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Shen resource officers to be accessible, approachable

Shen resource officers to be accessible, approachable

'We're there for them, whatever that takes, whatever they need.'
Shen resource officers to be accessible, approachable
Photographer: Gazette file

School doesn't start until September, but Eric Muller and Mike Grigas, the two deputies in the Saratoga County Sheriff's Office who will be stationed at the Shenendehowa Central School District as resource officers, are starting their work now.

Muller and Grigas were selected this month by Shen officials as the officers best suited to work in district schools. The pair, who have both been in the sheriff's department for at least a decade, are heading into uncharted territory.

Shen has not had a resource officer in years, but in the wake of a high school shooting in Florida in February and a program through which the sheriff's department and school districts will work together to provide resource officers to buildings, a number of deputies recently went through a training program to prepare them for the role.

"This is fantastic opportunity to help hundreds of people," Grigas said.

Grigas has been with the sheriff’s office since 2000. Before that, he worked as an accountant and accounting clerk.

Muller has been with the sheriff’s office since 2005. He previously worked as a federal air marshal and a correction officer. He also serves in the National Guard.

Grigas and Muller both have children and are comfortable working with students of various ages, which they said was probably a contributing factor in why they were picked to work in a school as large and diverse as Shen.

But they both think having a resource available for students in the form of a law enforcement official can be a positive thing.

"I believe in it. I believe it's a necessity," Muller said, adding that he has a vested interest in helping Shen now because his newborn son will be attending school there in a few years. "I'm proud to be a part of it."

Muller and Grigas are also prepared for their jobs to be different every day, depending on what school in the district they're at, the activities that are going on or what the Shen administration asks them to do.

Muller has been at Shen almost every day since January as part of the constant presence that the sheriff's department maintains on campus, but said in his new role being at Shen both as students arrive for the day and in the afternoon will probably be a priority.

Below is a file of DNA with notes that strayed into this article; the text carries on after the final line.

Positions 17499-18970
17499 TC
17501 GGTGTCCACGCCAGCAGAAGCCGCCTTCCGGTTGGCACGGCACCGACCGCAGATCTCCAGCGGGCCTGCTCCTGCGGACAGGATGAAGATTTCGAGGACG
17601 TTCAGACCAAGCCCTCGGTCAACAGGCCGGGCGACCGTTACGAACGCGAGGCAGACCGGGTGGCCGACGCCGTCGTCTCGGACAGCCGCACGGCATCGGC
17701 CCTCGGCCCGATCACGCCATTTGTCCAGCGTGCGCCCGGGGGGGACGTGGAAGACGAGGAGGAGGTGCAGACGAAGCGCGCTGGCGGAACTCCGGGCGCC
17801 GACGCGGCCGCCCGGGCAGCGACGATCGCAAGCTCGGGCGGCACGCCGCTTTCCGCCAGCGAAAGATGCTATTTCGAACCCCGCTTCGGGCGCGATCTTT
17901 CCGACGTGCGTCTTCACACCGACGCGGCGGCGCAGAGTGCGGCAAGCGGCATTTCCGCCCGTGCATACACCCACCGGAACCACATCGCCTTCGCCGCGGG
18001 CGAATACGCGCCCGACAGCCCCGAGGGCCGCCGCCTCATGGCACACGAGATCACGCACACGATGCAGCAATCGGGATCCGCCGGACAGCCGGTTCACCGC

While Muller said he will probably spend a majority of his time across some of the district's eight elementary schools, and Grigas plans to have a frequent presence around the three middle schools, both officers said maintaining an unpredictable schedule is crucial to their mission of keeping the district safe.

"Part of security is not being predictable," Grigas said. "We have to be completely unpredictable." 

"Every Monday might not be every Monday." Muller added. Both of them expect to be in constant communication both with each other and with a few school officials, who will know where they are at all times.

Besides security, the officers will also play the role of confidantes and resources for students.

They both know that it won't be possible to develop a close relationship with every student at Shen, of which there are almost 10,000, but helping just one child, or being able to answer one parent's question, they said, would mean that they're succeeding at the jobs.

A challenge that they will have to face head-on though, Grigas said, is trying to balance their role as a law enforcement officer and their role as someone students are comfortable speaking to. Some students, they said, may have only dealt with police officers in negative situations, and could be afraid to approach them. Both officers will be armed, and wearing some iteration of a police uniform.

"Some people have set in their heads what they think a policeman is," Grigas said. "One of the things we have to do is make this a real person. We're not going to walk around like soldiers. We're not robots. We can't go in there and be unapproachable."

For Muller, who coaches youth baseball, letting students know that they don't have to be formal while interacting with him is important. 

"I have no problem with the first-name basis. If you see me at Lowes, or around town, you can come up and talk to me. I am more than willing to listen," he said. He noted that while he fully expects to be wearing an outfit that clearly identifies him as a police officer, he would also be open to being flexible depending on what the district wants to for the day, whether it's asking him to take part in school activities or events like field days. "I'm not going to sit on the sidelines."

Grigas and Muller both expect their jobs to evolve as time goes on, and as both the school district and sheriff's office continue to communicate.

The officers are now visiting campus to meet with school principals and other faculty members. Once school starts, Grigas and Muller said, visiting classrooms would be an ideal way of introducing themselves to the students. Shen, they said, is not just a school district, but an entire community that they need to become familiar with, and be open to working as a team.

"We're there for them. Whatever that takes. Whatever they need," Muller said.

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